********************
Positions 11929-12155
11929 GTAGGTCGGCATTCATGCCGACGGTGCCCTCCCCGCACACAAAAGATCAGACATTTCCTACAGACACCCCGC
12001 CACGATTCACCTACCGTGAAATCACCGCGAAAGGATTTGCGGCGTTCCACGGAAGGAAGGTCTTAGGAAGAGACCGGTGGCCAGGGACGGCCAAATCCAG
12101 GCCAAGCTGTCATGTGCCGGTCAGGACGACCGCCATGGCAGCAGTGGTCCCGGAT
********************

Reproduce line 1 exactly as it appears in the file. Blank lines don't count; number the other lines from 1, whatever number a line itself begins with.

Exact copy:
Positions 11929-12155